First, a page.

After yesterday’s article on why UNC’s accreditation should be the next disciplinary step in their descent into collegiate Hell, I began looking into what it took to be accredited by the Southern Association of Colleges and Schools. Their published principles can be found on their website.
Here are a few areas where it appears Carolina is violating their obligations for accreditation. Not too long ago, I even posted an article that advocated for dropping the athletic call-to-arms regarding some of the more athletically-centric super-sleuthing, but there is a bigger-picture problem with UNC. Read on…
“The institution provides instruction for all course work required for at least one degree program at each level at which it awards degrees. If the institution does not provide instruction for all such course work and (1) makes arrangements for some instruction to be provided by other accredited institutions or entities through contracts or consortia or (2) uses some other alternative approach to meeting this requirement, the alternative approach must be approved by the Commission on Colleges. In both cases, the institution demonstrates that it controls all aspects of its educational program. (See Commission policy “Core Requirement 2.7.4: Documenting an Alternate Approach.”) (Course work for Degrees)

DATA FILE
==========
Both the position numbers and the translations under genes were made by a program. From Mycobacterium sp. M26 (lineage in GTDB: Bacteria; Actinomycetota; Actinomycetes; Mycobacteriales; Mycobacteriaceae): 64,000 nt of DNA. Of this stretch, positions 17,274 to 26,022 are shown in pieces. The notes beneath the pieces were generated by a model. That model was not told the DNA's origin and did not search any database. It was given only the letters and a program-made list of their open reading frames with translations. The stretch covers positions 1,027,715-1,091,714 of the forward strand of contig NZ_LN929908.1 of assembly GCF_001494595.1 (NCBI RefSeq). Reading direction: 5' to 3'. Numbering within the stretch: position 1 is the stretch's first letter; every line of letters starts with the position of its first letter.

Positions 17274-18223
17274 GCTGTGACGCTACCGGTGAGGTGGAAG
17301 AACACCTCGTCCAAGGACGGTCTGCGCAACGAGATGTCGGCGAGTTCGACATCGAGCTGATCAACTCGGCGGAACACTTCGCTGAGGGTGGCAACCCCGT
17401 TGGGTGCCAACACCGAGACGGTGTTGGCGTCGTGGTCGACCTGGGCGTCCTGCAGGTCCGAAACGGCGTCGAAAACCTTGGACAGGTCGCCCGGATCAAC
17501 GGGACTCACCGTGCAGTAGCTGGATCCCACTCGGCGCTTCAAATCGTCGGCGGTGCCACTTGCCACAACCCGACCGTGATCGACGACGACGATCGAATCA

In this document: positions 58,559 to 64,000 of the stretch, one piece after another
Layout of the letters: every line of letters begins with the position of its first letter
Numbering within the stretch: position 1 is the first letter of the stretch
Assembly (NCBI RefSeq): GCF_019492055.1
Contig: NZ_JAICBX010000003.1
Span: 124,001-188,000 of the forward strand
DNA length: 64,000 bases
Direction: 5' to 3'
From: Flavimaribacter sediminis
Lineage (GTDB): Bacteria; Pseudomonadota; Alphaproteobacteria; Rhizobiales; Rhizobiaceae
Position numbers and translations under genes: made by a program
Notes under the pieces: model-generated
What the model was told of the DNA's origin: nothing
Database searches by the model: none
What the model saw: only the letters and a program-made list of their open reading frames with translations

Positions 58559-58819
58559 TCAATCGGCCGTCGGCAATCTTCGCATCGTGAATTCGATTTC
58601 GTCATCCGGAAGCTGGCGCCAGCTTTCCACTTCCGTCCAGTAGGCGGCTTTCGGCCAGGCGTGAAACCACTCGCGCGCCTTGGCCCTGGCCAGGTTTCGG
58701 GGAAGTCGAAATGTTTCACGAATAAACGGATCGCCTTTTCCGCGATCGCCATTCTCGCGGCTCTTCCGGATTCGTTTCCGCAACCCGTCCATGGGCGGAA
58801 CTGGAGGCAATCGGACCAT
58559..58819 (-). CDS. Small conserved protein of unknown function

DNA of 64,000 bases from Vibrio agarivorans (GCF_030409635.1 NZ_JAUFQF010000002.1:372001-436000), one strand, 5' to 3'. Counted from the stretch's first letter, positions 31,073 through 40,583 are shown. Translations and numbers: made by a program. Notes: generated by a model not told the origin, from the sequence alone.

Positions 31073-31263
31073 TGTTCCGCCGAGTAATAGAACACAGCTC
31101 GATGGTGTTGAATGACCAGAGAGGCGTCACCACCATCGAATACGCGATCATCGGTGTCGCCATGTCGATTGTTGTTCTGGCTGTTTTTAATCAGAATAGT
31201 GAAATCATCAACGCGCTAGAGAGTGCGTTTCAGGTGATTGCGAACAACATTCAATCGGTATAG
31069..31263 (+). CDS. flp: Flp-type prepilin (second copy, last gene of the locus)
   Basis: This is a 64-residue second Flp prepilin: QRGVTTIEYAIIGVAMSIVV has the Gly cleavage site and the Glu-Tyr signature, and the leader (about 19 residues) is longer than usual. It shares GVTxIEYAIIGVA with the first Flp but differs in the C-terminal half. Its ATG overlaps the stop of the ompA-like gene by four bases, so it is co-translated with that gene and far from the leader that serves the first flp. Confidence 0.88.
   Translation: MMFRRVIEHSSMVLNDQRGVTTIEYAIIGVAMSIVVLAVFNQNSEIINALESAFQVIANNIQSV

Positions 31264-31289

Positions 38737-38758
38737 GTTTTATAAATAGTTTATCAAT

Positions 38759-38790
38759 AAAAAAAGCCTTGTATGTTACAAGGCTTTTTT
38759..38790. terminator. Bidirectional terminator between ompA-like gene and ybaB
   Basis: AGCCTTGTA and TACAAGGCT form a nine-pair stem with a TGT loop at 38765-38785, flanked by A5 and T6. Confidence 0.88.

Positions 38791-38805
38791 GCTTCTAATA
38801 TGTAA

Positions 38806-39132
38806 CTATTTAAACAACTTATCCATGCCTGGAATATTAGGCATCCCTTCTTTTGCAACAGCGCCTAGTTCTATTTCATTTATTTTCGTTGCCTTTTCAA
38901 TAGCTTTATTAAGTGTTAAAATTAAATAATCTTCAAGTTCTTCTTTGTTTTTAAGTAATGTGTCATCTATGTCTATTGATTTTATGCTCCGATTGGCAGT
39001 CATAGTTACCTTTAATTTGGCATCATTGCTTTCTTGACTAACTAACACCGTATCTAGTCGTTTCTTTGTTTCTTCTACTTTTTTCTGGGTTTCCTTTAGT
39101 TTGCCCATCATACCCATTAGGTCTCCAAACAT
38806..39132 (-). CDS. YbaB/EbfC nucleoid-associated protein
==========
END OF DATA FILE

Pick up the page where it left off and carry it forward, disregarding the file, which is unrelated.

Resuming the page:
Through Carolina’s apparent knowledge that up to the department staff level in the African-American Studies program it was aware of the treatment Prof Julius Nyang’oro was giving towards student athletes. Taken from a July 28th article on “Keeping It Heel”…
Let’s clear this up before people who don’t know the full story get carried away with it. The scandal that involved the African-American Department at the University has everything to do with our athletes. However, the athletes have done nothing wrong. The issues in the department created a scandal because of the former professor and chair of the department, Julius Nyang’oro.
I completely agree with the author. The issue isn’t so much the student-athletes as much as it is the department staff. The athletes didn’t do anything wrong besides sign up for a pseudo-class that the University of North Carolina at Chapel Hill sanctioned and credited for degree completion. That, however, means that the university sanctioned a course that, according to later reports, it had no control over seeing as how students rarely showed up and Prof Nyang’oro was even absent for. Therefore, UNC failed to show that it can demonstrate control over all aspects of it’s education program.